Apparent Kremlin meddling in the United Kingdom’s decision to leave the European Union is only the latest in a series of egregious Russian efforts to undermine Western governments and institutions, heighten insecurity, and ultimately sever the transatlantic link. Obviously, Russia is engaged in a kind of covert war against the West, or what’s more fashionably termed a hybrid war.
Though it’s not been entirely clear, the Western response to date appears to be one of muddling through—pushing back where necessary, but holding out hope for cooperation with Moscow where possible. However, this sort of approach toward Russia fails to address the heart of the conflict between Moscow and the West, and so it is unlikely to adequately safeguard Western interests over time.
Last week, British Prime Minister Theresa May leveled a series of accusations against the Kremlin, in what was an unusually forthright public speech by a leading Western political figure. Just days later, British academics reported evidence of Russian efforts to sow discord in the UK before and after the Brexit vote.
During recent elections in Germany, the success of the right-wing Alternative for Germany (AfD) was at least in part a product of the party’s cozy relationship with Russian state-sponsored media outlets. Earlier this year, evidence appeared to indicate the Russians undertook far more aggressive tactics during the French presidential election, infiltrating voting-related infrastructure as well as leaking nine gigabytes of emails from candidate Emmanuel Macron’s campaign onto the web.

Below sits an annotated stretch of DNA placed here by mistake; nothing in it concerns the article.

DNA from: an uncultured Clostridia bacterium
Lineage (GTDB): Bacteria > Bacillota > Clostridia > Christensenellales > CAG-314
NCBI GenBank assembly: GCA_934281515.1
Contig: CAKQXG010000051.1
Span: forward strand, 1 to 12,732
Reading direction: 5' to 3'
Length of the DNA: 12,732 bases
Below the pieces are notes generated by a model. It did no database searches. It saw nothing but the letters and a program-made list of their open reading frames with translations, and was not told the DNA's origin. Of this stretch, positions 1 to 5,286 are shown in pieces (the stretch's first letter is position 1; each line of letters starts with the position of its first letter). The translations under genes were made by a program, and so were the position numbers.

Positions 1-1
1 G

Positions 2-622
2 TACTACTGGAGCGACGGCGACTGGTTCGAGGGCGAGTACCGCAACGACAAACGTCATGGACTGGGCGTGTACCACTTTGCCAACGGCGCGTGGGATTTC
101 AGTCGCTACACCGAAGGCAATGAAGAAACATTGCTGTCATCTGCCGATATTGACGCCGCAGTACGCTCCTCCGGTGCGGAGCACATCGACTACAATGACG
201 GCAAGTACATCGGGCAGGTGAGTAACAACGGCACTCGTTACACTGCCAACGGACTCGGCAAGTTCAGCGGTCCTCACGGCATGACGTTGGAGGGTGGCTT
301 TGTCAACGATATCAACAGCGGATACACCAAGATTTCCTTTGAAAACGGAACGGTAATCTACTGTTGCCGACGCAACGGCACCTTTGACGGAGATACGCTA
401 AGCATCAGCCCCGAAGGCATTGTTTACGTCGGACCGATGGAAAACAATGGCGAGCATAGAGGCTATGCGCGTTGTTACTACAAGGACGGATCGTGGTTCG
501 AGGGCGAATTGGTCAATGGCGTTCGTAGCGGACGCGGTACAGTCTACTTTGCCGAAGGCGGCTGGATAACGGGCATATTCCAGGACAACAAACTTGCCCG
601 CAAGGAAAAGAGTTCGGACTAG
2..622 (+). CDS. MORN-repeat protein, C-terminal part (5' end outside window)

Similarly, the Kremlin sought to manipulate public opinion and electoral outcomes in the case of the Dutch election, according to a report released by Dutch intelligence officials. Russia’s aggressive, direct interference in the 2016 U.S. presidential election is of course widely known. And most recently, Spanish officials have accused the Kremlin of “massively” publicizing the separatist cause in Catalonia through social media.
Meanwhile, Russian violations of allied airspace have continued and its aggressive testing of electronic warfare capabilities recently blinded civilian aviation and disabled civilian emergency response service and cellular networks in some NATO countries. Russian efforts to weaponize energy have been longstanding, but in 2015, Russian officials appeared to weaponize even refugees, facilitating their transit through Russia to Norway and Finland. Additionally, Russia continues to violate the terms of the Intermediate-Range Nuclear Forces (INF) Treaty, thereby further destabilizing Europe as Moscow builds, tests, and fields prohibited missile systems.
Considered together, this veritable assault on Western networks, governments, electoral processes, security, institutions, and norms amounts to a hybrid war waged by Moscow against the West, designed to achieve any number of Russian objectives through actions short of an Article 5 threshold-crossing event. In response, Western strategy remains mostly opaque, or at least not explicit. The reasons for this are too complex to address here, but they include both domestic political as well as intra-alliance factors and dynamics.